Mary B. Eddy thanks [Anne Warren?] Weston for a copy of the Liberty Bell and regrets that she has been unable to contribute anything to the anti-slavery fair or to the Liberty Bell owing to her husband's ill health. She hopes that the failure of George Thompson to visit New Bedford "was not owing to the want of abiding place." She extends a standing invitation. Eddy said: "What pleasant accounts you give of your sisters, at Paris, they will hardly wish to return I think, how they are called upon to blush for their disgraced country." She refers to a Miss Williams of Wilmington, N.C., who wrote that Washington, DC, "is a dreary place" and that all southern cities are the same. She tells about the black people in the southern cities. "Our poor colored inhabitants live in a constant state of alarm, many of them thinking that they shall be looked up as soon as warm weather comes on." Mrs. Drinker died. Rev. Wise's health failed and he moved to Worcester. She gives news of New Bedford residents, including: J Ricketson, Mrs. John E. Emerson, and Mrs. Packard, etc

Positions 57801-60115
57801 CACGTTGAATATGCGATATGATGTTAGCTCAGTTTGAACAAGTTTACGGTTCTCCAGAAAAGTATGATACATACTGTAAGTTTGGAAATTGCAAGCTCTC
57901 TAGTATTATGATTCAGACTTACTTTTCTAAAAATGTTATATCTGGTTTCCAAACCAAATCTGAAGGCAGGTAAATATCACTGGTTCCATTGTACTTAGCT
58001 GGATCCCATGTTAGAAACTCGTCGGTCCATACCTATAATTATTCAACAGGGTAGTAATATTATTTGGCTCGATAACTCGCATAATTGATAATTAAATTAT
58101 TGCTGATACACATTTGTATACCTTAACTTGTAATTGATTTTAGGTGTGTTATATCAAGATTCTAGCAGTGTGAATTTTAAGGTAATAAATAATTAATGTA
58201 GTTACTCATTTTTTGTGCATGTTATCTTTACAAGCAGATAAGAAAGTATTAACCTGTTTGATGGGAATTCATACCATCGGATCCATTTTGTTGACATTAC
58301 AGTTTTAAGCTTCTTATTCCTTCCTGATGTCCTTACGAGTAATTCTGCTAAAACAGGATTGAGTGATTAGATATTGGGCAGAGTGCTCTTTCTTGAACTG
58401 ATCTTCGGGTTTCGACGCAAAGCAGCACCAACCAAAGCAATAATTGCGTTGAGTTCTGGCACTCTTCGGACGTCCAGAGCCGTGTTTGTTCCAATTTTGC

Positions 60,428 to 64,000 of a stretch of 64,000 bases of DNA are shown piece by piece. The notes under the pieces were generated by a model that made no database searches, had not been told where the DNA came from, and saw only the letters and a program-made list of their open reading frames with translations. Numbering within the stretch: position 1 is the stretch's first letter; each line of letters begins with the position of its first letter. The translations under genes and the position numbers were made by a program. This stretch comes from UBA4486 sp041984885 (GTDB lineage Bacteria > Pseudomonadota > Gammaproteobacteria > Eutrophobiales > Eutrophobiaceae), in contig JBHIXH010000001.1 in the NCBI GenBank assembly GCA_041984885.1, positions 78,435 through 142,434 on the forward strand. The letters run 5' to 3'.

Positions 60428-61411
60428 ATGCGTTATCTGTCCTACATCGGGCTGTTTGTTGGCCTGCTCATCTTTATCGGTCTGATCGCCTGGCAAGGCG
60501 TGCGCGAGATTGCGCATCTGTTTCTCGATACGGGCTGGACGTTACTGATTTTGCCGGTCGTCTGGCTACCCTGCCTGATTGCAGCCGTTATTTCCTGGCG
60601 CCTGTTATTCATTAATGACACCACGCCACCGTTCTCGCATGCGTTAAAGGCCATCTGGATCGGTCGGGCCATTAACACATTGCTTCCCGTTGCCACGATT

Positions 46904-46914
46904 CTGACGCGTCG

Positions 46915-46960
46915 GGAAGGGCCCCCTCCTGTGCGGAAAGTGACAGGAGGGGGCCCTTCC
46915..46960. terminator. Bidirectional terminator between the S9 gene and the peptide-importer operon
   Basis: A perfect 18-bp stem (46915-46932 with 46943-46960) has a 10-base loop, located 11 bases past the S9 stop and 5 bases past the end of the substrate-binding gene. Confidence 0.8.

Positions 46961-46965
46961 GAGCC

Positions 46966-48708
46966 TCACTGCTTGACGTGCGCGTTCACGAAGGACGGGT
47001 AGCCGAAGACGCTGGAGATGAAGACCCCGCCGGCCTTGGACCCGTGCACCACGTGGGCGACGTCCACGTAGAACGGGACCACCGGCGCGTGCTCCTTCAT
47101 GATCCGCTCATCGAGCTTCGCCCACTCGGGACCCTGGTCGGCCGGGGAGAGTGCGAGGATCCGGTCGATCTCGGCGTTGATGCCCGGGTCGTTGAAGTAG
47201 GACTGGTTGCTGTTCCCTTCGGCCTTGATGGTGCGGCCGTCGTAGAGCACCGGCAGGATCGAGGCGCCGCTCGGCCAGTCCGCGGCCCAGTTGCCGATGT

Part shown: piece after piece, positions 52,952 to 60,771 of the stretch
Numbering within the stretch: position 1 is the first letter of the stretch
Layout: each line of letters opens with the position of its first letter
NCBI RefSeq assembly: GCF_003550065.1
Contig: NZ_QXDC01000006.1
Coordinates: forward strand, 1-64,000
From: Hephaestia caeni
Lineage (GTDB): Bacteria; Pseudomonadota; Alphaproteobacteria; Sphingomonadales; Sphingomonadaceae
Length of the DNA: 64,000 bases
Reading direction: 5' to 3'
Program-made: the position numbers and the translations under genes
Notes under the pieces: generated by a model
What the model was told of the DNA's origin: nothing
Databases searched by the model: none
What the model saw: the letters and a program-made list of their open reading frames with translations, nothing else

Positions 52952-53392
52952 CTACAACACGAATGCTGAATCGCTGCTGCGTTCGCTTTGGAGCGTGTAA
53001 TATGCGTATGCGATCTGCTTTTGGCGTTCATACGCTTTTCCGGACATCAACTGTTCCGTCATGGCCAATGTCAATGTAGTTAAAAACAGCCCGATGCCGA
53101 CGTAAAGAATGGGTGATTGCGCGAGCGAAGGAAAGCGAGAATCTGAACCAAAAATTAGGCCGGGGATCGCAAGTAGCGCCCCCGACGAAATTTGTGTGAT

On the first page of the letter, there are two layers of writing, lengthwise and crosswise
Includes an envelope with the delivery address: Miss A.W. Weston, Care of Messrs. Goodhue & Co., New York, N.Y. On the inner flap of the envelope, there is an additional note in a different handwriting: "I will send C's letter to Warren tomorrow. I have written in great haste."